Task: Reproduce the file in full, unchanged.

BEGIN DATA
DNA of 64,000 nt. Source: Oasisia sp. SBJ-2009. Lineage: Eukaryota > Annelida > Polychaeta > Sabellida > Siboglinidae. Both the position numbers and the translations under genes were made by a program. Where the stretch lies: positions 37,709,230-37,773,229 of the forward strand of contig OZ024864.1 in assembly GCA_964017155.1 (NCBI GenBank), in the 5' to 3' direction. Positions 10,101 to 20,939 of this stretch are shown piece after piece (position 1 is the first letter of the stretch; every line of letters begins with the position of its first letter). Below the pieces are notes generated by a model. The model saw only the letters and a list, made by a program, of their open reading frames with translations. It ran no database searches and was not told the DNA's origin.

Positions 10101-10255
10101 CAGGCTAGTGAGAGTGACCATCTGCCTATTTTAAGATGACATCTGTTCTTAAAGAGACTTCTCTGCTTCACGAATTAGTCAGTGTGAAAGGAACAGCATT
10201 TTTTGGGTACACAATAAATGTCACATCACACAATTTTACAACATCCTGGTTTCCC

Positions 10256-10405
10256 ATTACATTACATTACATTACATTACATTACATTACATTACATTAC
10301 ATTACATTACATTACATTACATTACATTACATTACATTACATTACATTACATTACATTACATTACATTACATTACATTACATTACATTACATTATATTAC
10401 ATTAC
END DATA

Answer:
DNA of 64,000 nt. Source: Oasisia sp. SBJ-2009. Lineage: Eukaryota > Annelida > Polychaeta > Sabellida > Siboglinidae. Both the position numbers and the translations under genes were made by a program. Where the stretch lies: positions 37,709,230-37,773,229 of the forward strand of contig OZ024864.1 in assembly GCA_964017155.1 (NCBI GenBank), in the 5' to 3' direction. Positions 10,101 to 20,939 of this stretch are shown piece after piece (position 1 is the first letter of the stretch; every line of letters begins with the position of its first letter). Below the pieces are notes generated by a model. The model saw only the letters and a list, made by a program, of their open reading frames with translations. It ran no database searches and was not told the DNA's origin.

Positions 10101-10255
10101 CAGGCTAGTGAGAGTGACCATCTGCCTATTTTAAGATGACATCTGTTCTTAAAGAGACTTCTCTGCTTCACGAATTAGTCAGTGTGAAAGGAACAGCATT
10201 TTTTGGGTACACAATAAATGTCACATCACACAATTTTACAACATCCTGGTTTCCC

Positions 10256-10405
10256 ATTACATTACATTACATTACATTACATTACATTACATTACATTAC
10301 ATTACATTACATTACATTACATTACATTACATTACATTACATTACATTACATTACATTACATTACATTACATTACATTACATTACATTACATTATATTAC
10401 ATTAC